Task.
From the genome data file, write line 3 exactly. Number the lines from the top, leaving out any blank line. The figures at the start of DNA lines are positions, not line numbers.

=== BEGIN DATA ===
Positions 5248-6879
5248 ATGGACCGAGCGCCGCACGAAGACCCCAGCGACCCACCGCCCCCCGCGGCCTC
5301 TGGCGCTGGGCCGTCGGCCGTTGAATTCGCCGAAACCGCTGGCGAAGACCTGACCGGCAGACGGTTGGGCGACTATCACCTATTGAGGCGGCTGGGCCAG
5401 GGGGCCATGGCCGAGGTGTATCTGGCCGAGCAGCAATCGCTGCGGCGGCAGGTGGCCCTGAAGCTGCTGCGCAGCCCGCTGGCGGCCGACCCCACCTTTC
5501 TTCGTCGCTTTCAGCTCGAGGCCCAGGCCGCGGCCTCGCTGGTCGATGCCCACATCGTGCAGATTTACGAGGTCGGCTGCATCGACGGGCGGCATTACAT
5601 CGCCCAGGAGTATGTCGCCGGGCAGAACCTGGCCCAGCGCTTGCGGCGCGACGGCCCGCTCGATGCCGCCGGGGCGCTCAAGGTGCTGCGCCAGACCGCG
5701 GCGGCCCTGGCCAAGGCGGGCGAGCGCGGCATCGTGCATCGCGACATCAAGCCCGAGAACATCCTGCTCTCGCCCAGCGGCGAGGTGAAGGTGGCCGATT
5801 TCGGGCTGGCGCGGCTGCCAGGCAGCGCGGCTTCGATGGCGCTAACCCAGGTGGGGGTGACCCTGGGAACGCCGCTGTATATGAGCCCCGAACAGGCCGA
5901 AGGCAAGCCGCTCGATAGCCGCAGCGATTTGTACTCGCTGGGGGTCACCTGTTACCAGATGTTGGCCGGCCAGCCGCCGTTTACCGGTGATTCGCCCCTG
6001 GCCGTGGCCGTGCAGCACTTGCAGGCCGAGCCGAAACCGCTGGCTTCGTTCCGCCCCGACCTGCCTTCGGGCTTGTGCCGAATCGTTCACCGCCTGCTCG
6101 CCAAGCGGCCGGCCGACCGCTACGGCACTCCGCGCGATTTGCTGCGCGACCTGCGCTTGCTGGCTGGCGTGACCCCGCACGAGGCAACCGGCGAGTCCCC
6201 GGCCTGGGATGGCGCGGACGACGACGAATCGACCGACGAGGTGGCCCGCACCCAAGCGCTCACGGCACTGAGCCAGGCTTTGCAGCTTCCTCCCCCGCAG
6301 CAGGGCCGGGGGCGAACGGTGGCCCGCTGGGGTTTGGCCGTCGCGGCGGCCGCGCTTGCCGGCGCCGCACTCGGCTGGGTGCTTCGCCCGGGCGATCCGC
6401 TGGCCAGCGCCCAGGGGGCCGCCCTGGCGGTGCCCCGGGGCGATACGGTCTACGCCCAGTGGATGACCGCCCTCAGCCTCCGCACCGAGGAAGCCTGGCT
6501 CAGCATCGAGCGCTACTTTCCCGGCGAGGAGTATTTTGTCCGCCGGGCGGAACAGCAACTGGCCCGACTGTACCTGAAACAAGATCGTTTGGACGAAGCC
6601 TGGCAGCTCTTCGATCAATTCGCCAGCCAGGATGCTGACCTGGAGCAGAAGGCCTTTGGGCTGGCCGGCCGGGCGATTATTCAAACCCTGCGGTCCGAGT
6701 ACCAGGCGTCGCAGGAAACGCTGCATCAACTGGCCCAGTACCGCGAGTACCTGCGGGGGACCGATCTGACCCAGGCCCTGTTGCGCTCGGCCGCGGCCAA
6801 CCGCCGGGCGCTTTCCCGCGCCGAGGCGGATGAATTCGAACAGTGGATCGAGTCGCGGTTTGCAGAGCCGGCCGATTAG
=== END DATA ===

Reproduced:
5301 TGGCGCTGGGCCGTCGGCCGTTGAATTCGCCGAAACCGCTGGCGAAGACCTGACCGGCAGACGGTTGGGCGACTATCACCTATTGAGGCGGCTGGGCCAG